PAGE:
Haftarah – The Spark of Sanctity in Blue, White, and Red
The people I formed for Myself That they might declare My praise.
Shout, O heavens, for Hashem has acted; Shout aloud, O depths of the earth! Shout for joy, O mountains, O forests with all your trees! For Hashem has redeemed Yaakov, Has glorified Himself through Yisrael.
Between 1962-1967, Rav Soloveitchik addressed the conventions of the Mizrachi movement. Speaking in Yiddish, the Rav explained that the Israeli flag is infused with Kedusha:
The blue and white flag, soaked with the blood of thousands of young Jews who fell in the War of Independence, protecting the Land and settlements (religious and nonreligious, for the enemy, yemach shemam, did not distinguish), has a spark of sanctity that flows from devotion and self-sacrifice. We are all enjoined to honor the flag and treat it with respect.
In this moving description of the sanctity of the Israeli flag, we can deduce the two essential ingredients of Kedusha: “devotion and self-sacrifice.” These two qualities are featured in both our haftara (Isaiah 43:21-44:23) and parsha.
There is a Hebrew word repeated several times in the haftara for Parshat Vayikra, (Y-TZ-R) “to create.” Hashem declares in the opening verse, “The people I formed (“yatzarti”) for Myself that they might declared My praise” (43:21). This shoresh appears several times in the middle of the haftara (44:2, 44:9, 44:10) and again in one of the final verses: “I fashioned you (“yitzartikha”), you are My servant – O Israel, never forget Me” (44:21).
Creation is certainly a major theme of Sefer Bereishit and the formation of the Jewish nation is a central topic in Sefer Shemot. It is therefore surprising that the Haftara for Parshat Vayikra repeatedly mentions the Hebrew word (Y-TZ-R). What does creation have to do with Sefer Vayikra?
In fact, Vayikra, which outlines the laws of the sacrifices and the nuances of Taharah, deals with the development of the Jewish people’s unique character as a holy nation. Read together, the haftara and the parsha illustrate the lofty heights of holiness we are meant to achieve as a nation while warning against the abrogation of our role as a Goy Kadosh, or “holy nation” (Shemot 19:6).
Vayikra begins the discussion of Korbanot by emphasizing that when offering a sacrifice it must be “mikhem”, “from you” (Vayikra 1:2). The Ramban elaborates (1:9) that when bringing a Korban, we should view our entire selves – mind, body and soul – offered on the altar for Hashem in an act of complete devotion. He writes, “it would be fitting that a person himself should spill his blood and offer up his body, but for the kindness of the Creator who took a substitution with this animal, whose blood is instead of his blood, the animal’s soul instead of his soul.”
In his description of the highest level of personal achievement, the Mesilat Yesharim explains that Kedusha requires complete devotion to Hashem. According to R’ Luzzatto, holiness “consists in one’s completely separating and removing himself from earthiness and clinging always, at all periods and times, to his God.”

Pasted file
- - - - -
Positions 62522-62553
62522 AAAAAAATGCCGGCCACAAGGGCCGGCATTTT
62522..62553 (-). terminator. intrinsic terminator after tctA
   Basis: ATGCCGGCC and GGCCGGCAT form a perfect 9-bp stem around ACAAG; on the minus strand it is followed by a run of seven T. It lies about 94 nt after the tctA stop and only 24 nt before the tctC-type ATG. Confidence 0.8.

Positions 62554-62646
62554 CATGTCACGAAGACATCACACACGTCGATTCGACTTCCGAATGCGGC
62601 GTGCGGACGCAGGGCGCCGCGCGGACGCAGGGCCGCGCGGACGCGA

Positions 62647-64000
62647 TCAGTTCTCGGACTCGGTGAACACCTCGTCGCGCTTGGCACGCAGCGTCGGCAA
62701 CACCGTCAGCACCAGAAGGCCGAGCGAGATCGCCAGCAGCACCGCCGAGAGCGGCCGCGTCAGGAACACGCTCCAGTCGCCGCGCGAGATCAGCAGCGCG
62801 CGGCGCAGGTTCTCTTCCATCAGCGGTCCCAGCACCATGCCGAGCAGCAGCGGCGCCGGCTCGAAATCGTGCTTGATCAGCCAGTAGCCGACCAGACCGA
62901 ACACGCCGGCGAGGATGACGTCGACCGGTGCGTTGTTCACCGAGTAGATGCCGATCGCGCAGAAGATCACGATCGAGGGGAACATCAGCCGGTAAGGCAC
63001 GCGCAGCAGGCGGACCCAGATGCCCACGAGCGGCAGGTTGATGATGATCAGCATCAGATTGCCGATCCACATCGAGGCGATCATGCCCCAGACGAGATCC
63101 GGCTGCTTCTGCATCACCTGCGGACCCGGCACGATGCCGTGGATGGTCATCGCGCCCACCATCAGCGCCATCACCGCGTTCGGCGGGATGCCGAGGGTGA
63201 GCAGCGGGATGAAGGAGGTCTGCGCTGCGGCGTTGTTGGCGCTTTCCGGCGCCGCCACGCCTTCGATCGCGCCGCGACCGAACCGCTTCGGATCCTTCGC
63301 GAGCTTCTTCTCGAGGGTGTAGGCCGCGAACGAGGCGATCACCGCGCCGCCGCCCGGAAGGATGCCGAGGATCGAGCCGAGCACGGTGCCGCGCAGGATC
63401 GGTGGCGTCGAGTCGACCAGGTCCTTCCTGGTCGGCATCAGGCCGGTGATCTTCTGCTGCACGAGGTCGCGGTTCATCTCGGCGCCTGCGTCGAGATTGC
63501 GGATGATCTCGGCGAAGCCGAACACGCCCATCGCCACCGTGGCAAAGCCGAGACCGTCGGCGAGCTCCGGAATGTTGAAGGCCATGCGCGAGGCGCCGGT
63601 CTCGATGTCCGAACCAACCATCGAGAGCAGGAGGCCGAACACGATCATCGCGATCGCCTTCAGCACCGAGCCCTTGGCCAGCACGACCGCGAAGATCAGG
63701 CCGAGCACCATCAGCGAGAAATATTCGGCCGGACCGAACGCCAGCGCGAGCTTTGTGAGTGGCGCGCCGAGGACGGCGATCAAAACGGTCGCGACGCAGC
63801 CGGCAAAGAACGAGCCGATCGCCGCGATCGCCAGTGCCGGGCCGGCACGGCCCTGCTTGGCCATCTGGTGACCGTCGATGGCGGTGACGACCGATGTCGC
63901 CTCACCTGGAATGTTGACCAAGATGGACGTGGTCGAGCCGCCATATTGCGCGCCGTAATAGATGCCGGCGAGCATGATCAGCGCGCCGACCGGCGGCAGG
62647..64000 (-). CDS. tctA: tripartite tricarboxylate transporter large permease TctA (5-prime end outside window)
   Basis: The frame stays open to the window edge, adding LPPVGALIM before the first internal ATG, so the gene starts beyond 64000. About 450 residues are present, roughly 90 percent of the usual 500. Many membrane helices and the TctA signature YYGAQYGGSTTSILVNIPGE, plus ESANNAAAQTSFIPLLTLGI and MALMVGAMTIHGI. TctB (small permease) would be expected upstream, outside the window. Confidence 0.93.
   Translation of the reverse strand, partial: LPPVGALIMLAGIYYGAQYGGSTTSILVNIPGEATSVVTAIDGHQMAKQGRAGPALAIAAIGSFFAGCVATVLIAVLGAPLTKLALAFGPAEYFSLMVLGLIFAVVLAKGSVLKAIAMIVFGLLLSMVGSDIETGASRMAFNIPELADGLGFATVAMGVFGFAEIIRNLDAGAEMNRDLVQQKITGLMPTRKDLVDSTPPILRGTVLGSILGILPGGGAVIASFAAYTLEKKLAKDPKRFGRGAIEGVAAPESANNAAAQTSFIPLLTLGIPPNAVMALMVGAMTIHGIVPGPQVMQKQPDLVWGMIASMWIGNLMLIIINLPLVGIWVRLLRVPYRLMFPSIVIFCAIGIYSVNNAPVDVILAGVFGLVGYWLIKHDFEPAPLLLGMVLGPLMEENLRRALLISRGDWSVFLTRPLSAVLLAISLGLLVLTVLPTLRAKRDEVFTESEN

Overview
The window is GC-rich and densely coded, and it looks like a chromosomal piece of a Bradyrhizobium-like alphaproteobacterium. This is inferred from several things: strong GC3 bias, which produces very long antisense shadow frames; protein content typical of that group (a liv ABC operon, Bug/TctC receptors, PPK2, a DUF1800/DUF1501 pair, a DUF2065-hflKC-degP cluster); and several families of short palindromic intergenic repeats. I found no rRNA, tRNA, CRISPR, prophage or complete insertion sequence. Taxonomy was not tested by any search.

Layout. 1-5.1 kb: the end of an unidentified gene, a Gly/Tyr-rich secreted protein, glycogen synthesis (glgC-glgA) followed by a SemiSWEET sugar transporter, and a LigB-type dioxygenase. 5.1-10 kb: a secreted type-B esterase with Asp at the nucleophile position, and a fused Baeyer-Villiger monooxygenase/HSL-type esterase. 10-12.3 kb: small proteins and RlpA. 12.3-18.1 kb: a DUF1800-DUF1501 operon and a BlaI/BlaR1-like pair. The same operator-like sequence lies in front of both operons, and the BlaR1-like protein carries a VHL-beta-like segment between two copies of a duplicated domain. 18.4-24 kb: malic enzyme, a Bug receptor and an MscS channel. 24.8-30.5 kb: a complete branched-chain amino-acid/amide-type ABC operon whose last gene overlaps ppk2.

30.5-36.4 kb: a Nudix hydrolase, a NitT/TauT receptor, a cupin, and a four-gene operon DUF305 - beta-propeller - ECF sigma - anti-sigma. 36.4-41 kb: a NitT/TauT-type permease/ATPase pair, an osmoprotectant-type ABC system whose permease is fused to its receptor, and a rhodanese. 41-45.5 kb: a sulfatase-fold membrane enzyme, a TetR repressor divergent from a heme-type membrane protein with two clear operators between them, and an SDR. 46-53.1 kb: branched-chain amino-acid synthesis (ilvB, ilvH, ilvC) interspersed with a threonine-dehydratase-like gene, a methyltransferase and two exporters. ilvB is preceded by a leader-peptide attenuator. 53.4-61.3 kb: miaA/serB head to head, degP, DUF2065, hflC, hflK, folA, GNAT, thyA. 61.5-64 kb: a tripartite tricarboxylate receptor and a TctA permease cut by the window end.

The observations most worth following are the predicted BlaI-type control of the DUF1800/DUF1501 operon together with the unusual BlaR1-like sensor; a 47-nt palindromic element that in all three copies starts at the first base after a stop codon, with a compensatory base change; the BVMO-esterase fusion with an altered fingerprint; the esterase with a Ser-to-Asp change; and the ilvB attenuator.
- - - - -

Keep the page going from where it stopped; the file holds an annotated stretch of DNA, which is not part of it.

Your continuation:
With this in mind, we see how depraved Bnei Yisrael became in their worship of Avodah Zarah described in our haftara. As Yeshayahu describes, the Jewish People were fully dedicated to their idols, even persevering through hunger, thirst, and exhaustion (44:12). In addition, they dedicated all their physical resources to idol worship (44: 15-17). The Jewish people had taken this important aspect of kedusha–the complete dedication of one’s body and wealth–and used it for the most unholy of purposes.
Holiness is an all-encompassing endeavor, that cannot exist partially. As the Talmud rules (Temura 11b), if a person tries to sanctify part of an animal, the Kedusha automatically spreads to the entire animal, and Tosafot (Kiddushin 7a) adds that this all-encompassing feature is part and parcel of the nature of Kedusha–there cannot be partial kedusha.
Just as the sacrifices symbolize completely immersive devotion, the Sages recognize a similar quality in the land of Israel. The Talmud (Ketubot 111a) records two midrashic interpretations of the power of Israel to atone for sins. The first states that “one who is buried in the Land of Israel is as though he is buried underneath the altar.” Even in life, however, Eretz Yisrael provides the greatest opportunity for this complete devotion and connection to Hashem, as the gemara adds “whoever lives in Eretz Yisrael lives without sin.”
As we enter Sefer Vayikra, we are reminded of the ultimate sacrifice that many Jews have made throughout our history, fighting and dying al kiddush Hashem. The complete devotion of the Jewish warriors in the battle for the State of Israel bestows its flag with kedusha. This perspective should also challenge us, those who merit being immersed in the holiness of Eretz Yisrael, to take advantage of the unique opportunity to experience the greatest levels of holiness.
Rabbi Tuly Weisz is the director of Israel365 and editor of “The Israel Bible,” and Rabbi Dr. Ethan Eisen is a psychologist and a new Oleh to Israel, as well as a rebbe in Yeshivat Lev Hatorah. Please send comments to Haftarah@TheIsraelBible.com